Today we’ll be sharing a DIY insect repellent recipe with you. We didn’t come up with the recipe ourselves, but you should actually be glad about that. This recipe was handed down by a fisherman who used it reliably for decades in some of the most intensely insect-ridden habitats you’ll find in the US.
Why you should make your own mosquito repellent
- You can make it in bulk and store it
- Free of the cancer-causing chemicals found in the vast majority of store-bought insect repellents < srsly!
Most well-known and widely available brands of insect repellent in the US contain one, more or all four of the following compounds: DEET, Permethrin, P-mentane-3,8-diol, and Metofluthrin. These chemcials might sound made-up, but each of them is known to be harmful to human health.
A report from the Californian Department of Pesticide Regulation found that Metofluthrin correlated with liver tumors in necrosis in toxicity studies using lab mice and rats. The US Environmental Protection Agency (EPA) discovered that long term skin exposure to P-mentane-3,8-diol causes microscopic lesions on your kidneys, as well as local swelling and redness. Canada’s Pest Management Regulatory Agency mentions one study that pointed toward genetic damage from P-mentane-3,8-diol. According to the EPA, Permethrin is corrosive to eyes and ‘likely to be carcinogenic to humans [if ingested].’
Despite these facts, bug sprays containing these dangerous compounds continue to be found on the drugstore and department store shelves because the manufacturers –and the EPA- assert that it is the dose makes the poison. If you use these popular brands correctly, they say, you should be fine. The problem is this: ‘correct use’ doesn’t actually correspond with normal use.
According to the Centre for Disease Control, these repellents are all fine as long as you don’t use them directly on your skin, only use them sparingly, never use them inside an enclosed space (e.g. a tent, or inside the house before you walk outside), never apply them on your hands, don’t breathe in any of them whatsoever, never apply over cuts, burns or irritated skin, and always wash your skin with warm soapy water once you return indoors. Do you see the problem here?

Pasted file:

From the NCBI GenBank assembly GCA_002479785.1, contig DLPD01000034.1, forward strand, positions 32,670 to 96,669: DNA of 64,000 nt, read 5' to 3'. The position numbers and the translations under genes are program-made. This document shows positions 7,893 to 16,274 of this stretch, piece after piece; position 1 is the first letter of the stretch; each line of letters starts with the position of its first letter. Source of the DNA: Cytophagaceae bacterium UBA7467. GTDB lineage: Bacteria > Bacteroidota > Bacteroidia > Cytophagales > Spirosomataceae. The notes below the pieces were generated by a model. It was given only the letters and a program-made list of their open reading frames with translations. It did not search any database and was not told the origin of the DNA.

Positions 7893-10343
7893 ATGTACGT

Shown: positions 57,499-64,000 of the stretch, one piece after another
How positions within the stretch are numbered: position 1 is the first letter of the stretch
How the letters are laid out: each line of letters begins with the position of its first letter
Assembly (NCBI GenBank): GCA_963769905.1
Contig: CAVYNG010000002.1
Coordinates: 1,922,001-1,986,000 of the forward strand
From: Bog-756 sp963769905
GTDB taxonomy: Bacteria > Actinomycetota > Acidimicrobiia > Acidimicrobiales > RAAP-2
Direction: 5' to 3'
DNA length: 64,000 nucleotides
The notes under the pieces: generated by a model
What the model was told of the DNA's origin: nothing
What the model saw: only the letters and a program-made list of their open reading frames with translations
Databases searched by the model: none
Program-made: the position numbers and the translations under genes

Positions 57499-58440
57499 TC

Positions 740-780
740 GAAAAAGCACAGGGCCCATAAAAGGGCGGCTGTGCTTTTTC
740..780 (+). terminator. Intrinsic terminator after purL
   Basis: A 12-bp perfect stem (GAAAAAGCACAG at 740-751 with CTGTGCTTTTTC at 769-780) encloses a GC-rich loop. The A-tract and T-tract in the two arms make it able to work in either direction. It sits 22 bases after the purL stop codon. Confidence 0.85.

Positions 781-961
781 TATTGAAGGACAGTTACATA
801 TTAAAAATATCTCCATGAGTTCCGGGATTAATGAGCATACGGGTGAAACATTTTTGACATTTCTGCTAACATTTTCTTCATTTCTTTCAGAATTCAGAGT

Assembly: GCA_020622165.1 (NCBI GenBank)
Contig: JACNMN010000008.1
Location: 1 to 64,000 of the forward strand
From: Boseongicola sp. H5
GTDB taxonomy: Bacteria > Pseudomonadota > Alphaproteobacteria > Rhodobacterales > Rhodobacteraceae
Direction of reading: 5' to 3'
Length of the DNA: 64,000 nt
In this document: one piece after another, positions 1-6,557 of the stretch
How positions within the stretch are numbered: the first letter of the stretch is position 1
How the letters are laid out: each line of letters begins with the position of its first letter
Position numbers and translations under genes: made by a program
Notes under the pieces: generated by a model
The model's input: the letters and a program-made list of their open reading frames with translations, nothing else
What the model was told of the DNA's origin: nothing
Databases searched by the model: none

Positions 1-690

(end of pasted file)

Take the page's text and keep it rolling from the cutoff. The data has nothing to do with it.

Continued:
On top of all these common behaviors that contravene ‘correct use’, you’re also not supposed to use conventional bug sprays ‘long-term.’ So if your daily job or hobby requires you to protect yourself from bugs, you’re pretty much boned.
Ultimate DIY insect repellent recipe
There are plenty of herbs which, made into decoctions, are supposed to help defend against bug bites. Some of them are indeed as effective as low-strength DEET. Feel free to add some of them to this kick ass recipe if you want. Base recipe:
- Methylated Spirits (aka denatured alcohol)
- Baby oil
- Atomizer (a hair-dressing bottle is good for bulk batches. You might want to get a pocket-sized atomizer instead, make the mixture in a big bottle, and decant the amount you need as you go)
- Optional herbs include rosemary, Eucalyptus Maculata Citriodora, citronella, and lemon balm
Dettol is a disinfectant that has been used directly on skin as an antibacterial for a long time. It contains water, detergent, castor oil, pine oil, isopropanol and chloroxylenol. Some of those ingredients are harmful if ingested, so don’t ingest it! However, Dettol is much safer for external application than the active ingredients in commercial brands of repellent.
Mixing the ingredients together is simple: using your funnel, pour one/third part water, one/third part Dettol, and one/third part baby oil. Replace the lid over your mixing container or large atomizer, and give it a good shake.
To include any of the optional herbs, either add a few drops of the essential oil, or steep some freshly picked and lightly bruised leaves of the plant in pure alcohol for a few hours up to a week. Strain all solids out of the alcohol before mixing together with the Dettol and oil.
Enjoy your new bug-free happiness!
If you want to dig even deeper, check out this reading material: